Participants are aiming for spinning wind turbines by the end of 2005, a timetable Rhoads-Weaver described as "ambitious" but "doable."
Could Luna Point serve as a model for other, similar Northwest ventures? Possibly.
"Not all that many PUDs own land that have wind capabilities like this," said Barkley. But, he added, "It could be a model as far as PUDs incorporating wind into their system, particularly for purposes of supporting low-income customers."
Ross and Karp both noted other Northwest communities are exploring community-based wind projects, which could take different forms of size, ownership, funding and power arrangements. "There are lots of variations on the theme," said Karp. "We're just trying to get something going."
A W.I.S.H. is aiming for an eventual 12 MW of installed wind power to support low-income people. "Klickitat is very small," he said, but, "You need to get building blocks in place to get to where you want to go. We consider it a really good building block."--Mark Ohrenschall
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What could become the world's largest land-based wind power project has been permitted on British Columbia's Vancouver Island, and the developer hopes to sell some of the renewables output to U.S. Pacific Northwest utilities.
British Columbia regulators in late September announced the awarding of an environmental assessment certificate to Sea Breeze Power Corp. for its proposed 450-megawatt-capacity Knob Hill Wind Farm, planned for northern Vancouver Island.
In June, the Vancouver, B.C.-based firm announced it had filed an application with Bonneville Power Administration and other agencies to build a 990-MW underwater transmission line from Vancouver Island across the Strait of Juan de Fuca to Port Angeles, WA. The 12-mile line could deliver energy from Knob Hill and other renewables projects on the island to Washington state.
Paul Manson, president of Sea Breeze Power Corp., told Con.WEB he hopes the $550 million project is operational by 2007. Meanwhile, he is marketing the project to several Northwest utilities.
Seeking Power Buyers
"The next step is secure some power purchase agreements," Manson said, adding that Sea Breeze officials have spoken with representatives of Puget Sound Energy and PacifiCorp about the project.
But Knob Hill was not included on PSE's short-list of generation projects released in June, culled from responses to requests for proposals. In September, the Bellevue, WA-based investor-owned utility announced it had signed a letter of intent to acquire the 220-MW Wild Horse Wind Power Project near Ellensburg, WA (see Con.WEB, Sept. 30, 2004). Two other prospective Washington wind farm acquisitions are under consideration by Puget.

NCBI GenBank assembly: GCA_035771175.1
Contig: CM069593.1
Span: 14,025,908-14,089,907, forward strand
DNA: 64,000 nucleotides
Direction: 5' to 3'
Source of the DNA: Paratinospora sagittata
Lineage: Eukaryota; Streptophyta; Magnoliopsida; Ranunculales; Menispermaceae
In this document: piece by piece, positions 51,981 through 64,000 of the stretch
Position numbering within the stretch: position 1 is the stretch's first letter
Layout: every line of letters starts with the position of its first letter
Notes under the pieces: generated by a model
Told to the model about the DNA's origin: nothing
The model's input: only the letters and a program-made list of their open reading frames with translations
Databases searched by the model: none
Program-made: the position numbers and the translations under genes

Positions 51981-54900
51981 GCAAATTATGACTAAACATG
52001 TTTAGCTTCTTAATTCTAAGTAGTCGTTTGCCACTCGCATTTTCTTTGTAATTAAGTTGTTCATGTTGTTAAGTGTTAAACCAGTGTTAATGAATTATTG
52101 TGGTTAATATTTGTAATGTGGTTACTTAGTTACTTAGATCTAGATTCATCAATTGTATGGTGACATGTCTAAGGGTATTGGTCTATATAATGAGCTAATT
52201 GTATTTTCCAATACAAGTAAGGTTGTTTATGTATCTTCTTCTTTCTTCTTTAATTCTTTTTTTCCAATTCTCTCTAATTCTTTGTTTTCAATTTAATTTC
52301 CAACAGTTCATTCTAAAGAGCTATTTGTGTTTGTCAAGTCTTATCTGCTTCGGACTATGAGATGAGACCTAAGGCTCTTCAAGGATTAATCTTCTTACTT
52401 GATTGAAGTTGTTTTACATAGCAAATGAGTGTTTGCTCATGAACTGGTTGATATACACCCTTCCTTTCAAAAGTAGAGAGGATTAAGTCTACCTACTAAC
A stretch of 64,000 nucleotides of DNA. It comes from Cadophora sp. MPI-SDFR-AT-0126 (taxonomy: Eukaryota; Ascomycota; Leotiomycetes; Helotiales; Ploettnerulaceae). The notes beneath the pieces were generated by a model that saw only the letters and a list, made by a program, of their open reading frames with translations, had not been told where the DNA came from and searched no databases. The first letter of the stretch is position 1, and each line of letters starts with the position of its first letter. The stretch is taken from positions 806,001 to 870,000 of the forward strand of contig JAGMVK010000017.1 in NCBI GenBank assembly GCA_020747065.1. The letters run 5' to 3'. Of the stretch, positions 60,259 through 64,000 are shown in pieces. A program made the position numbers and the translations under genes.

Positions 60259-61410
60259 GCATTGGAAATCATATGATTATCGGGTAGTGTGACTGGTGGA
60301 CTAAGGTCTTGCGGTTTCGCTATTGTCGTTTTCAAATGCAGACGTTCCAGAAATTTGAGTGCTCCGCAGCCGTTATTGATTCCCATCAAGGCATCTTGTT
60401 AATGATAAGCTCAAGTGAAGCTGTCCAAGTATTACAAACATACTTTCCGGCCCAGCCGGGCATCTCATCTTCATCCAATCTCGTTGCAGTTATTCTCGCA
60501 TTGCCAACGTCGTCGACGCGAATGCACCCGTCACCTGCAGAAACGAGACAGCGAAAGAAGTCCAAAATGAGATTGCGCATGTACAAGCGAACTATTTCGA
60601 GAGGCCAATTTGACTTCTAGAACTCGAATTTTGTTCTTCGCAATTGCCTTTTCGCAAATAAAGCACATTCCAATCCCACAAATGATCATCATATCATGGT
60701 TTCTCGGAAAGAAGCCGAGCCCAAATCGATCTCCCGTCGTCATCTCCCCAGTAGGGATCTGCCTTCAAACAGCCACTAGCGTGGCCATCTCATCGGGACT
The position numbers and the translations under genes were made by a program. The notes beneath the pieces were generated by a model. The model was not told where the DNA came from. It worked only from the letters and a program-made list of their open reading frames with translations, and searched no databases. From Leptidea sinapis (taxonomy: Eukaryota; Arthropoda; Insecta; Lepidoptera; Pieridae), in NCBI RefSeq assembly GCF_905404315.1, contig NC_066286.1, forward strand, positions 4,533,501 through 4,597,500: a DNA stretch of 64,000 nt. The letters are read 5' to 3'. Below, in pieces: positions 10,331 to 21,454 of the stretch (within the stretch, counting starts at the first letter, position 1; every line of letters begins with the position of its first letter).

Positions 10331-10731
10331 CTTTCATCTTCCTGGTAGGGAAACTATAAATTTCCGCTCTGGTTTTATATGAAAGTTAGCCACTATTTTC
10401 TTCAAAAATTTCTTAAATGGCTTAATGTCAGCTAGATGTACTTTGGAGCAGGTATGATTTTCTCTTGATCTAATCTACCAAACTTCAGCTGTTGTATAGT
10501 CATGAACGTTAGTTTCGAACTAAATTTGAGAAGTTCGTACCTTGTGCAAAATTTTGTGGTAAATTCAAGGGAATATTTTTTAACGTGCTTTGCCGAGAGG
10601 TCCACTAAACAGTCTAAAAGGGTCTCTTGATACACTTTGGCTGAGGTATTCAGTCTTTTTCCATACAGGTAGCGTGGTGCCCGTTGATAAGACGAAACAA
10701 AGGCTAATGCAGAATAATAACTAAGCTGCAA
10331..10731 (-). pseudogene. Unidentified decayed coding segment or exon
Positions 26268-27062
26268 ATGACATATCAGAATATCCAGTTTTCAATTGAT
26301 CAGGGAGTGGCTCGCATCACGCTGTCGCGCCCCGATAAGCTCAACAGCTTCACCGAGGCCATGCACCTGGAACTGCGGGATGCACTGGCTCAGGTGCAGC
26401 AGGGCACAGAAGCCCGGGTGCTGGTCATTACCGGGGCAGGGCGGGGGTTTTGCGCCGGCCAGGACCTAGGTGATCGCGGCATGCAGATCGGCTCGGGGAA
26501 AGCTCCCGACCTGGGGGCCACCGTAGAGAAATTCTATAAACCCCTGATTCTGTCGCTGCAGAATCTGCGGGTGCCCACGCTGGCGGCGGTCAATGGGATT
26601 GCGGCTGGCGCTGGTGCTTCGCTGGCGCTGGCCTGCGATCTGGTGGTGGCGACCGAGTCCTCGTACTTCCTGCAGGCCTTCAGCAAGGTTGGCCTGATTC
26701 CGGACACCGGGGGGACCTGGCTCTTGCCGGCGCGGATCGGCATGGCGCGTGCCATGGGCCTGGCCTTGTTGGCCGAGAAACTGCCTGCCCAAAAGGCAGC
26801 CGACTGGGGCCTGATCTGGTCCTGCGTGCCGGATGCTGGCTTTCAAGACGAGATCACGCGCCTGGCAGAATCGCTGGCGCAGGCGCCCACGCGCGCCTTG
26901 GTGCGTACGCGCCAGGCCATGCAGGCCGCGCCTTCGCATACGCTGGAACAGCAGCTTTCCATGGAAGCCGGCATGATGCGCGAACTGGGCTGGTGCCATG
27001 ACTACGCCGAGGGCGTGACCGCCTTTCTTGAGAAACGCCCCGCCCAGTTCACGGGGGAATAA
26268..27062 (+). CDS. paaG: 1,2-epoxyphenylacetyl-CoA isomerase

"Our preference would be to sell to BC Hydro first, but we are actively engaged in several RFPs in Washington," Manson said.
BC Hydro has already rejected the company's proposal once, but Manson hopes another call for tenders will be coming soon from the Crown-owned utility. BC Hydro nixed the company's initial proposal earlier this year in a call for tenders after the utility's plan to build a natural gas-fired power plant on Vancouver Island was rejected as too expensive.
British Columbia is the only Canadian province that does not get a portion of its energy supply from wind.
A BC Hydro spokeswoman told the Toronto Globe and Mail the utility rejected the project over concerns that wind energy might not be available when its needed. "The problem with wind is that it isn't always windy," Elisha Moreno told the newspaper.
Despite rejection by the local utility, Manson is confident the project would shape nicely with BC Hydro's needs. "The beauty of this project is that seasonally, wind is at its strongest when the reservoirs are at their lowest during winter months," he said.
Sea Breeze is studying 150,000 acres on Vancouver Island and interior British Columbia as potential wind farm sites, Manson said.
"I am very confident that renewables will be the next major chapter in energy production, just as dams have sustained us in the last half of the 20th century--wind has the promise to be the next great chapter," he said.
If built, the 450-MW Knob Hill project would surpass the 300-MW-capacity Stateline Wind Energy Center on the Oregon-Washington border as the largest land-based wind farm in the world.--Steve Ernst